16th February 2019
The City of London sometimes appears to consist mostly of shiny modern office buildings, all stainless steel, glass, ventilation grilles, CCTV cameras and private security guards. In amongst all that though weaves the city's history, old inns, bombed out churches, and little noticed details down narrow passages between and sometimes beneath the shiny new stuff. There are many walking tours to be had on which knowledgeable guides will show you bits of this "hidden London", frequently adding ghosts and ghouls to the mix. Or you could have a wander about on a Saturday afternoon when the city boys and girls are off spending their over-inflated bonuses elsewhere and see what you can find while the City is less busy. I did.
Lombard Court EC3
Running between Gracechurch St. and Clements Lane. with a kink in the middle so you can't see from one end to the other.
On the wall of one of the modern buildings two old parish boundary markers have been remounted, one for St Benet Gracechurch, the other for All Hallows Lombard Street. Further up Lombard Court passes under the buildings for a short way and then becomes a very narrow road open to traffic rather than a footpath. Plough Court, another narrow passageway leads off to the right to Lombard Street.
Bengal Court, Castle Court, & Ball Court
In George Yard next to the back of the historic George and Vulture pub, once a haunt of Charles Dickens and perhaps also the notorious "Hellfire Club" a very small opening, little more than a doorway, leads to Bengal Court. This had several former names, taking its current one in the 19th century from the Bengal Arms Tavern that once stood in it. No more alas, now it's lined with more modern office buildings although on one side these have been given the appearance of old shop fronts. Sort of.
The other end of Bengal Court comes out into Birchin Lane, passing under the first floor of what is now a sandwich shop. Turning right and past two shops there is the entrance to Castle Court. There's no castle so it might be another one named after a long-gone pub. There is a barber's shop though, which seems to be a feature of many of these alleys, and a number of other small shops which enhance the feeling of "Olde Worlde London".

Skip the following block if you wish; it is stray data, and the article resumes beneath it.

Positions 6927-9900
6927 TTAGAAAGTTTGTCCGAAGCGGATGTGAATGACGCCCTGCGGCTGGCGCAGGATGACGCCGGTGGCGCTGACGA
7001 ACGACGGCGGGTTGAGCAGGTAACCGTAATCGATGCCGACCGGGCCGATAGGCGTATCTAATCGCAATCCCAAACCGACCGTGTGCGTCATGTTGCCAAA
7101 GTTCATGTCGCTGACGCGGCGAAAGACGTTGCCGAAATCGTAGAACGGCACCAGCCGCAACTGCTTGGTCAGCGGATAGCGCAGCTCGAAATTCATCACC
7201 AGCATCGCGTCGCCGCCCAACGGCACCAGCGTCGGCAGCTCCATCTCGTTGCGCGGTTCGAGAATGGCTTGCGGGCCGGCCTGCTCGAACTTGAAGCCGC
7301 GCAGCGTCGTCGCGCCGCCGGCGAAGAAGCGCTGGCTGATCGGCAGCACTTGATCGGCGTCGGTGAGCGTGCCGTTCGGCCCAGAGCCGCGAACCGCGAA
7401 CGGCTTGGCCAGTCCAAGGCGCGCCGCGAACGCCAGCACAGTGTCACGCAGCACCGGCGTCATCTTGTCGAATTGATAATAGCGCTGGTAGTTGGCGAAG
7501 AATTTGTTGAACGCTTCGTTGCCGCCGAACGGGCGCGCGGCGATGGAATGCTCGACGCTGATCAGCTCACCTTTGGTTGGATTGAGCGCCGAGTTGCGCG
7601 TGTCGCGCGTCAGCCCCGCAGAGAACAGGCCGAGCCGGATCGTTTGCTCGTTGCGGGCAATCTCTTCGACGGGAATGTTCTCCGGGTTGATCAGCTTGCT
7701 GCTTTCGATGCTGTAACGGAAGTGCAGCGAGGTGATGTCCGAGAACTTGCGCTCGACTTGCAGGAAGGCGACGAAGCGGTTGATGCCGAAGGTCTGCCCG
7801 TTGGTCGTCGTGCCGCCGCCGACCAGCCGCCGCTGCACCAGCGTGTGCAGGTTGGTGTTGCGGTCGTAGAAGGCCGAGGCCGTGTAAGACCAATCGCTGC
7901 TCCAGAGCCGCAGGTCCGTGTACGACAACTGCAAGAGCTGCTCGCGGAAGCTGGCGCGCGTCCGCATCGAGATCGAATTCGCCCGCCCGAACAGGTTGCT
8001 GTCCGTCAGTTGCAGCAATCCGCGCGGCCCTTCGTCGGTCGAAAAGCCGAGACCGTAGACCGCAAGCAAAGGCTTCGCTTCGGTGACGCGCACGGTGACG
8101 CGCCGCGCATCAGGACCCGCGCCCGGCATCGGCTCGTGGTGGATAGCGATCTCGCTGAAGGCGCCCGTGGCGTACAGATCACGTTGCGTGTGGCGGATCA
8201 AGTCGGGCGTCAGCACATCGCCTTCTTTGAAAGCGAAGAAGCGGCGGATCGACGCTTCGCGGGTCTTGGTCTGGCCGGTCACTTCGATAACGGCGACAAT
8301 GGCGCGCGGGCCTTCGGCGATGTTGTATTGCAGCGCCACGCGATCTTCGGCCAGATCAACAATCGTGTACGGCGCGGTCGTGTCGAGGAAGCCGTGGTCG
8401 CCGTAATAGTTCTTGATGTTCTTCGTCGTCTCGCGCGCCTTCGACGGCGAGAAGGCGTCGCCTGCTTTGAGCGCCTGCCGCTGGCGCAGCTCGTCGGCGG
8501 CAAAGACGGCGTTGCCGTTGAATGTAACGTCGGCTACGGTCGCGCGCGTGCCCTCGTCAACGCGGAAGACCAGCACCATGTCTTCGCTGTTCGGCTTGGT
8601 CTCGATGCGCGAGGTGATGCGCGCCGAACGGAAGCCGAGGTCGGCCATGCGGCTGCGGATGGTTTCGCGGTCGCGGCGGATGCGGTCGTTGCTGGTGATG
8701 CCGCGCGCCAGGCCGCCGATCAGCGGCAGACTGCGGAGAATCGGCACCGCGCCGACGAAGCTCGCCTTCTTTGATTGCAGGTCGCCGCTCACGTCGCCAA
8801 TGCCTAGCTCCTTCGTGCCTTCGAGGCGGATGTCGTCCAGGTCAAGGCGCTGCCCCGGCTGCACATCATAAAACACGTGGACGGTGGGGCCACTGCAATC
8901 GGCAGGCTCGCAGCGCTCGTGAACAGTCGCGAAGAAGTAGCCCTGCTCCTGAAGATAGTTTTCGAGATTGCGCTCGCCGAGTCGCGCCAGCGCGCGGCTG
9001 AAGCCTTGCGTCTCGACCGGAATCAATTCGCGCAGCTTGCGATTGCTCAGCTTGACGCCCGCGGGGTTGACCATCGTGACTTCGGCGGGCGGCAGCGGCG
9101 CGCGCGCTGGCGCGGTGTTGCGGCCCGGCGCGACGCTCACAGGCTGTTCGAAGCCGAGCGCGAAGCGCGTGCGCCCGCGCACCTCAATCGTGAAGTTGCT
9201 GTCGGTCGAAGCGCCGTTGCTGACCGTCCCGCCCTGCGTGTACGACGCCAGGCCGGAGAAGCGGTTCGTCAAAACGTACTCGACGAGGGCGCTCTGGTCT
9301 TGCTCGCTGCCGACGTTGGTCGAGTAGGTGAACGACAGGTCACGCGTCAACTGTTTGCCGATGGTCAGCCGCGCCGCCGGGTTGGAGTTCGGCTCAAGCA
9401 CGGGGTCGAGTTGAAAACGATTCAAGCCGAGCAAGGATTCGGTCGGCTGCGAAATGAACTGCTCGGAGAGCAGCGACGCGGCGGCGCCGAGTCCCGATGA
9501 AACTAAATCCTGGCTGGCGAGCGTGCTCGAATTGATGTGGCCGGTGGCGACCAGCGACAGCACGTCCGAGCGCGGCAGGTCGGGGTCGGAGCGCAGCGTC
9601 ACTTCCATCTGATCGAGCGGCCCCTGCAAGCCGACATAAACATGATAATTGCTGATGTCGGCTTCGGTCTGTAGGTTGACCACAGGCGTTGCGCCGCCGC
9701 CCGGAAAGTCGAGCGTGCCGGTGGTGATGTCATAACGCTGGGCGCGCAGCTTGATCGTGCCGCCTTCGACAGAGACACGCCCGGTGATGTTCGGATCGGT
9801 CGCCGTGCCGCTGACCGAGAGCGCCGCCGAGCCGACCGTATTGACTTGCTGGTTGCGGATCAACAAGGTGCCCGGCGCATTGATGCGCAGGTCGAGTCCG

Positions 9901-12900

Turning left into St. Michael's Alley brings you out onto Cornhill alongside the impressively carved doorway to St. Michael's Cornhill church. Burnt down in the great fire of London and apparently not rebuilt by Wren even though he is sometimes given the credit.
Turn left along Cornhill for a short distance to find the atmospheric Ball Court on the left. This leads back up to Castle Court by Simpson's Tavern, quiet on a Saturday afternoon on account of it being closed but I suspect quite popular during the week. And probably has been since the early 18th Century.
Newman's Court, Sun Court, & White Lion Court
Returning down Ball Court and crossing Cornhill there are three alleyways which are dead ends. The first two, Newman's Court and Sun Court hold little of interest unless you count the yellow sign above Sun Court entrance, being service entrance and cycle parking for the offices above. Though wandering in and out of them taking photos probably gave interest to the people watching the CCTV.
White Lion Court also at first glance appears to be similar to the other two but with a set of large iron gates. They were open, I don't know if they get closed. Maybe they do because there's something special up there. As well as a bicycle rack.
2 White Lion Court is a Grade II listed 18th Century 4 storey house with a basement and a red stucco front and stone lions guarding the front door. Also there's a curious small building to the left I can't find anything about which looks old. Heavy carving over the side door and a plaque, possibly a coat of arms on the other door. It looks like a very fancy garage so I suppose it could have been a coach house. Also two parish boundary markers on the house wall above. Apart from the front door of number 2 none of this is visible from Cornhill if you're just walking by.
St. Peter's Alley
On the opposite side of Cornhill from Sun Court is St.Peter's Alley. This leads around the back of St. Peter upon Cornhill church and out to Gracechurch Street.